"ANZ Job Ads was virtually unchanged in May with an increase of 0.4 per cent m/m. It remains close to the March peak, indicating significant unmet demand for labour. But Australia’s labour market is not as tight as in some other economies. The US has almost two job openings for every unemployed person, while in Australia, there are still fewer job vacancies than unemployed people (0.8)." ANZ Senior Economist, Catherine Birch said
"While population growth has started to recover and the unemployment rate has dropped to a 48-year low of 3.9 per cent, there is a substantial pool of domestic labour supply that employers are still not utilising. As noted last month, long-term unemployment at 1.0 per cent still has a lot of room to fall; a quarter of all unemployed people have been out of work for a year or more. And a recent ABS report estimated that in February there were 1.25m potential workers (ie people who were not employed but wanted to work) who were not classified as unemployed.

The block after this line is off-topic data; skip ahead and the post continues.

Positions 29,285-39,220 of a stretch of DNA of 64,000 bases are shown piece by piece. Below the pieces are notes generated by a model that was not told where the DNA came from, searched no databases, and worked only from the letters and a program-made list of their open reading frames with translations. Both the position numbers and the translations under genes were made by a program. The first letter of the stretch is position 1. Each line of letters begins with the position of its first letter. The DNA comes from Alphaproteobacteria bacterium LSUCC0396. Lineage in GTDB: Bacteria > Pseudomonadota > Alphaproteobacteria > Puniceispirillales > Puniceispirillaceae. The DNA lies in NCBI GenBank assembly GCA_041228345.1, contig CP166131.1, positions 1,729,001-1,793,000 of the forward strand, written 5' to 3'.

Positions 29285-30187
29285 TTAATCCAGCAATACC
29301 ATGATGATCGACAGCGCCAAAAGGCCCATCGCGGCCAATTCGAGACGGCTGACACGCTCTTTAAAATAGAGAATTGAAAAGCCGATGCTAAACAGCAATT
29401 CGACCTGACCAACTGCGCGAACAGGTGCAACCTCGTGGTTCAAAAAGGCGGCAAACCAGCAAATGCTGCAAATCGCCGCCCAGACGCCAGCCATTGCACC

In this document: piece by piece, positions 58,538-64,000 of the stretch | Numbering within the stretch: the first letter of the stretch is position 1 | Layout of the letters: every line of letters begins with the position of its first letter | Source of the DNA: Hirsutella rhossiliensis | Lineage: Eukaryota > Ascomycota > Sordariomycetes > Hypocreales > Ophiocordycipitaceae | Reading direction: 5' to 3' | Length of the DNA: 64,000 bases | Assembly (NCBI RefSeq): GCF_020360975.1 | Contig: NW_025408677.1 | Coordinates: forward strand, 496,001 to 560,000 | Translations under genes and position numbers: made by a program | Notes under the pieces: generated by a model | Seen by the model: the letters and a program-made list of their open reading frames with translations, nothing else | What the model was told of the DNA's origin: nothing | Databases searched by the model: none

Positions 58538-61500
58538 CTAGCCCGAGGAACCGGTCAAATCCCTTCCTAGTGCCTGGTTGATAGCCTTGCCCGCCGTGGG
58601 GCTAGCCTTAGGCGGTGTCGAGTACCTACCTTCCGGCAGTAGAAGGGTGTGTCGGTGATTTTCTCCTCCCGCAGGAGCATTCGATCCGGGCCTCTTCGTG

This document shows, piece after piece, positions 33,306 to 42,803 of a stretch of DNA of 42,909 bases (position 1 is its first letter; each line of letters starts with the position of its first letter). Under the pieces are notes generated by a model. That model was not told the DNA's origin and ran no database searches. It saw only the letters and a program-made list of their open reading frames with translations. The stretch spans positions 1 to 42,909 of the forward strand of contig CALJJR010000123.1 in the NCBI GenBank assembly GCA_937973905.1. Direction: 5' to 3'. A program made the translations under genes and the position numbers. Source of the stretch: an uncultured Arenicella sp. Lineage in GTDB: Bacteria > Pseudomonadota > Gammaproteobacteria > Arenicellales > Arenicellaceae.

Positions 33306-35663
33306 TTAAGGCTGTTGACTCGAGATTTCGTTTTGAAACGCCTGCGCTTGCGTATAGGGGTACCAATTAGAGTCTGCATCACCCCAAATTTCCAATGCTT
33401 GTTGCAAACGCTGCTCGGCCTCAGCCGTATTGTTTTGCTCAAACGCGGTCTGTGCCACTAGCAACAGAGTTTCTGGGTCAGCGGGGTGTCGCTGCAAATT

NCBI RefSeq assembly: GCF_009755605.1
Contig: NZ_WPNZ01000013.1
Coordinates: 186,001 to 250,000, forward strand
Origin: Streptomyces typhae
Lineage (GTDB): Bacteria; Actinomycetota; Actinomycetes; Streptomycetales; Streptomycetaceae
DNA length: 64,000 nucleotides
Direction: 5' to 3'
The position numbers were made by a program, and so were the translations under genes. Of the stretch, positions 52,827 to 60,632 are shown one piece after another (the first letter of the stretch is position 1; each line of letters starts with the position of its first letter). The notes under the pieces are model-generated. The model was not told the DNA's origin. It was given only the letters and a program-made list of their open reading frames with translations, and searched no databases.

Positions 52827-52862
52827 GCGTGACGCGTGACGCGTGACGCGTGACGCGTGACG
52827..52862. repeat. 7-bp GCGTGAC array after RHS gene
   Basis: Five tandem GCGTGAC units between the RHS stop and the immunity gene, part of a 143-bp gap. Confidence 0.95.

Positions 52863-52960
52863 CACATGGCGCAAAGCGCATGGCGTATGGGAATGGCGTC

The Q1 Wage Price Index was a bit disappointing, rising just 0.7 per cent q/q. The national accounts wage measure, non-farm average earnings per hour, was a lot more positive, up 5.2 per cent y/y in Q1, although this was somewhat inflated by the much higher number of workers taking sick leave due to COVID. The ABS’ job mobility report showed 1.3m people (9.5 per cent of employed people) changed jobs during the year ending February 2022, the highest rate in a decade.
The higher job-switching rate will continue to put upward pressure on ANZ Job Ads and is also a good sign for stronger wage growth (Figure 1). The Fair Work Commission’s upcoming minimum and award wage decision will be a key factor in how quickly wages growth accelerates in the second half of 2022."